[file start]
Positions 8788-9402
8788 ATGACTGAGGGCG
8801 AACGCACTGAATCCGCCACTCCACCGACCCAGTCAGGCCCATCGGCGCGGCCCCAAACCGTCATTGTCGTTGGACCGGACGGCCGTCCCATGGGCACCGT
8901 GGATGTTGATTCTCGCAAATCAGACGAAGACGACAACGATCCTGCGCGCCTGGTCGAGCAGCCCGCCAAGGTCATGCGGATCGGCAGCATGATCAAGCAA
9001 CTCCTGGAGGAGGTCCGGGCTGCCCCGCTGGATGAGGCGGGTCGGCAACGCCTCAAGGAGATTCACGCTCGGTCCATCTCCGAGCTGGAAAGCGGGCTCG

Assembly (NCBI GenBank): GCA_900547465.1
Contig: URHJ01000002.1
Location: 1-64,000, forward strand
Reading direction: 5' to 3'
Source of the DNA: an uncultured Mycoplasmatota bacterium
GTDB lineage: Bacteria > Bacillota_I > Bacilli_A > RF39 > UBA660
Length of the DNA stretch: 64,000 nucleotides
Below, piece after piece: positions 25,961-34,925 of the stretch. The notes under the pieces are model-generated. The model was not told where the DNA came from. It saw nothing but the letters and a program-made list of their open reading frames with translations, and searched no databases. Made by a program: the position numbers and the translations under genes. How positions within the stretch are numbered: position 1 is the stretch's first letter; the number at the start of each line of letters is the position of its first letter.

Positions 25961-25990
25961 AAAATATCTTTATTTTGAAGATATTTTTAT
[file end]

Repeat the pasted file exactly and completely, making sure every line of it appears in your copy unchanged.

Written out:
Positions 8788-9402
8788 ATGACTGAGGGCG
8801 AACGCACTGAATCCGCCACTCCACCGACCCAGTCAGGCCCATCGGCGCGGCCCCAAACCGTCATTGTCGTTGGACCGGACGGCCGTCCCATGGGCACCGT
8901 GGATGTTGATTCTCGCAAATCAGACGAAGACGACAACGATCCTGCGCGCCTGGTCGAGCAGCCCGCCAAGGTCATGCGGATCGGCAGCATGATCAAGCAA
9001 CTCCTGGAGGAGGTCCGGGCTGCCCCGCTGGATGAGGCGGGTCGGCAACGCCTCAAGGAGATTCACGCTCGGTCCATCTCCGAGCTGGAAAGCGGGCTCG

Assembly (NCBI GenBank): GCA_900547465.1
Contig: URHJ01000002.1
Location: 1-64,000, forward strand
Reading direction: 5' to 3'
Source of the DNA: an uncultured Mycoplasmatota bacterium
GTDB lineage: Bacteria > Bacillota_I > Bacilli_A > RF39 > UBA660
Length of the DNA stretch: 64,000 nucleotides
Below, piece after piece: positions 25,961-34,925 of the stretch. The notes under the pieces are model-generated. The model was not told where the DNA came from. It saw nothing but the letters and a program-made list of their open reading frames with translations, and searched no databases. Made by a program: the position numbers and the translations under genes. How positions within the stretch are numbered: position 1 is the stretch's first letter; the number at the start of each line of letters is the position of its first letter.

Positions 25961-25990
25961 AAAATATCTTTATTTTGAAGATATTTTTAT